Meet Your 2012 Seattle Mariners - Chone Figgins

Third Base: Chone Figgins #9

34 years old; Experience: 10 years

Ah. We have come to the most polarizing figure in recent Mariner's history since Richie Sexson. Actually, to be polarizing you have to have people that actually root for you, and since Chone Figgins is basically "he who shall not be named", let me correct myself and say we have come to the most hated figure in recent Mariner's since Richie Sexson. The backstory is probably something that everyone knows, but lets dive into it just because misery loves company, old wounds take the longest to heal, etc etc.

The Mariners were sitting all pretty with Adrian Beltre hitting the ball and playing beyond amazing defense before he decided to take his talents elsewhere. Three long years ago, the Mariners made an interesting decision on Figgins and signed him to a four-year contract worth $36 million. The interesting part of this decision was the Mariners still clearly had an Ichiro on the team, and this Ichiro hadn't quite begun to decline yet. And this Ichiro was also being paid somewhere in the realms of the upper teens (times millions) of dollars a year. So the Mariners locked in about a quarter of their payroll to have two leadoff hitters and the top of the rotation. It just seemed so crazy that it had to work!

So bear with me here, and stay flashbacked to 2010. Because in 2010, this idea seemed so crazy to work because Chone Figgins was one of the best leadoff hitters in the league. In three of his previous five years with the Angels Figgins had an .OBP higher than .390. Granted, he didn't slug worth anything, but when Figgins got on base - which he did a whole heckuva lot - Figgins would also steal and he did that a fair amount of the time. The idea of Ichiro and Figgins just hitting each other all over the base paths and stealing bases left and right was just enough to make the regular delusional Mariners fan salivate at the thought of winning with a team that hits less home-runs then their AAA counterpart.

But in 2010, it all went to shit - sort of. The Mariners completely turned Figgins' world upside down, or at least as much as you can without converting a leadoff man to a closer without his permission. The M's moved Figgins to second base and shoved him in the two hole. Not that these two things contributed to the downturn, but as most baseball players are intense creatures of habit, it is hard to think it didn't play a part. Figgins had his worst hitting year of his career. His walk rates were down, his strike out rates a bit higher, and his poor hitting coincided with the fans basically blaming the debacle of 2010 on poor Figgins' shoulders.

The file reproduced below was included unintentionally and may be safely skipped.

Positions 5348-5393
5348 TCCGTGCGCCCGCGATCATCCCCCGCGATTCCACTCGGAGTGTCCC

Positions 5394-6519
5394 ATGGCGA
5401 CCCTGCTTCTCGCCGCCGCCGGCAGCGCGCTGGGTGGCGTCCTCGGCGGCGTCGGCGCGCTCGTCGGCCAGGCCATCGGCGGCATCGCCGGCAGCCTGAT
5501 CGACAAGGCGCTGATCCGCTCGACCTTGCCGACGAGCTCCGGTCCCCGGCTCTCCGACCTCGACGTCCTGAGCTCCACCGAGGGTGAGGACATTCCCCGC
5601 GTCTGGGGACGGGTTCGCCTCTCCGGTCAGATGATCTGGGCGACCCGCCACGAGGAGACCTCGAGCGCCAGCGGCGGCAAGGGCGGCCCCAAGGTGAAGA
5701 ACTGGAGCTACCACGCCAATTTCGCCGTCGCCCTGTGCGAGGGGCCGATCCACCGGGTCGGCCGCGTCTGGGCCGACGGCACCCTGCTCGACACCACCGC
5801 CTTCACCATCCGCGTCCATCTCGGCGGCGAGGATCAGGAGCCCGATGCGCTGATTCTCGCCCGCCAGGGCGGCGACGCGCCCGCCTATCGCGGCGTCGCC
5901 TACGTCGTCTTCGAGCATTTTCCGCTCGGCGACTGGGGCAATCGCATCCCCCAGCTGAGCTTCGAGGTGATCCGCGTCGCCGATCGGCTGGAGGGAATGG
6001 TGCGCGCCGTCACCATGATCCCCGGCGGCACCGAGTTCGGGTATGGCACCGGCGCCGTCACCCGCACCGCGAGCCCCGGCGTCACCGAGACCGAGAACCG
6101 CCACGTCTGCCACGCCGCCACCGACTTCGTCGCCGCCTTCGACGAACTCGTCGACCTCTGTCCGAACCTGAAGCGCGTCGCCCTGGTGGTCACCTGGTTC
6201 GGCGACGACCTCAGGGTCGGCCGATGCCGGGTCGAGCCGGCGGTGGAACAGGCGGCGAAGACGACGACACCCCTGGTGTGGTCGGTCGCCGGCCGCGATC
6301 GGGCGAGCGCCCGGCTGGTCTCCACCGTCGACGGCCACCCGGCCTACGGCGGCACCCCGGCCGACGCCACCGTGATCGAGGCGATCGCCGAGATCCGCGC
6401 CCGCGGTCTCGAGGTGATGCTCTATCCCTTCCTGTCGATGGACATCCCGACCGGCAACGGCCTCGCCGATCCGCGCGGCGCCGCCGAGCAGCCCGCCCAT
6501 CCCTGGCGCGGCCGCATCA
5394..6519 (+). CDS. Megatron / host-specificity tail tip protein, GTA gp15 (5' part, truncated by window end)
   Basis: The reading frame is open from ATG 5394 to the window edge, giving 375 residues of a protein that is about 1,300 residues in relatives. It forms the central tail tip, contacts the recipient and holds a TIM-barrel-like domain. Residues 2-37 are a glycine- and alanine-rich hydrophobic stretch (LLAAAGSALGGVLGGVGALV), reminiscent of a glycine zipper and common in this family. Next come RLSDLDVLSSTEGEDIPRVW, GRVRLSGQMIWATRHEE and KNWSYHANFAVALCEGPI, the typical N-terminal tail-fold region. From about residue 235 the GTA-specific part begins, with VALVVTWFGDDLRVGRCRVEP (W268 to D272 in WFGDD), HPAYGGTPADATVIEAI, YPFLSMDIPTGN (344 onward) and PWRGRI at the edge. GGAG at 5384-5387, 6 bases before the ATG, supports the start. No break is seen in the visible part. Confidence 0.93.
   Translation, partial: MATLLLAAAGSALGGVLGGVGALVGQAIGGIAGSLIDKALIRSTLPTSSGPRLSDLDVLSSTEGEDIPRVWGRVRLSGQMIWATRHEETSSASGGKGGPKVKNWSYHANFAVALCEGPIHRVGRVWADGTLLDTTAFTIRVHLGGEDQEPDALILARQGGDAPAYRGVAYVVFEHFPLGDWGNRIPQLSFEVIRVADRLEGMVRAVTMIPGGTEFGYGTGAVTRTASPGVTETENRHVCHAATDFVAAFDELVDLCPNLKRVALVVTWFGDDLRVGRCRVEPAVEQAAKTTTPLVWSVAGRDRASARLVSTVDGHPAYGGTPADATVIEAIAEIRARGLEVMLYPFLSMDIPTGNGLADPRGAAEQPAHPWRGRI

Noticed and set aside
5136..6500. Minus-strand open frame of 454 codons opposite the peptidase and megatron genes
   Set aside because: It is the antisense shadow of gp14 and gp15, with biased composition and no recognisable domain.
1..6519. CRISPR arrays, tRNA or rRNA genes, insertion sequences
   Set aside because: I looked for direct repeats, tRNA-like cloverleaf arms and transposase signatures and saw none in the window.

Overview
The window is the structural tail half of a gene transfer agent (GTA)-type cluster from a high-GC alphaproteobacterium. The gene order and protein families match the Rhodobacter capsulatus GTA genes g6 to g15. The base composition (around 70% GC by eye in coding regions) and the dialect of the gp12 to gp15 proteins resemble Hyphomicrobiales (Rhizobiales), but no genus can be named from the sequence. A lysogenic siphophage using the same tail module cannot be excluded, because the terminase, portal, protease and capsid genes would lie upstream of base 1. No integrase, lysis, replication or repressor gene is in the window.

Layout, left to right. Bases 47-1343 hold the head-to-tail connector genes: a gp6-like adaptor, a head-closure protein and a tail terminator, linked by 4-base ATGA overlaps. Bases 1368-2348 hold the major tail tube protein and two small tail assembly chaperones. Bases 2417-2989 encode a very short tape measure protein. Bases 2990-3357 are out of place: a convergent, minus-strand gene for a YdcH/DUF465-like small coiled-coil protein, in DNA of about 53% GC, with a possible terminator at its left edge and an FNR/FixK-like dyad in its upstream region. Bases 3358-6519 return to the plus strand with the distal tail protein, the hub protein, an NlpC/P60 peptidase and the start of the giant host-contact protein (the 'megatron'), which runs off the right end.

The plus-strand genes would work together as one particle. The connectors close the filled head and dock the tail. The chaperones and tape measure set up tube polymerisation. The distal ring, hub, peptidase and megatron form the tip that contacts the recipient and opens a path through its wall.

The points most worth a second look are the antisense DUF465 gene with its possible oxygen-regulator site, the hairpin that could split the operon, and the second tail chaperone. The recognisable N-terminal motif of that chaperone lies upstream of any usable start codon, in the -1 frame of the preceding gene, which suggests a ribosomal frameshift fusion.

So then this albatross, which was making $9 million a year, came into 2011 looking a bit glum. And that is why in 2010 it only sort of went to shit for Figgins, because in 2011 it really truly went to shit. Figgins' BABIP plummeted to .215 (a whole .100 off of his career average) and through 81 games Figgins hit a pathetic .188 on his way to mysteriously injuring himself and getting shelved for the rest of the season.

Flash forward to 2012, where the damage has seemingly been already done. And while a whole lot of fans would wish for Figgins to take a ferry to an island in Puget Sound and never return again, the fact of the matter is the Mariners have a player who doesn't appear to be very good anymore and is still owed $18 million dollars. In other words, the skinny, small, position-playing version of Carlos Silva is going nowhere. So it is nice to see the Mariners trying to get something out of Figgins this year by placing him back at third base and inserting him in the leadoff position again.

There are reasons to think that Chone Figgins will bounce back in 2012. One reason is that I pray to all things holy that his rock bottom hit in 2011 - otherwise I'm not sure what atrocity those hitting numbers would look like. Another reason is that Figgins isolated batting numbers are well below his career average. Now at 34 years old, he could just be declining faster then a lot of baseball players, but Figgins has stayed relatively healthy over the course of his career. The main reason I like to think he can bounce back is the hope factor. Because at the moment, Kyle Seager doesn't look fully ready to wrestle a full time playing gig away. With Gutierrez going down with an injury, look who is possibly filling that void but Chone Figgins. The Mariners are trying to increase his value in hopes of a trade where instead of eating $9 million they will only eat $8 million. I wish no ill will towards Figgins. So here is to hoping being back in the cozy confines of the leadoff spot does wonders. Otherwise - ugh.

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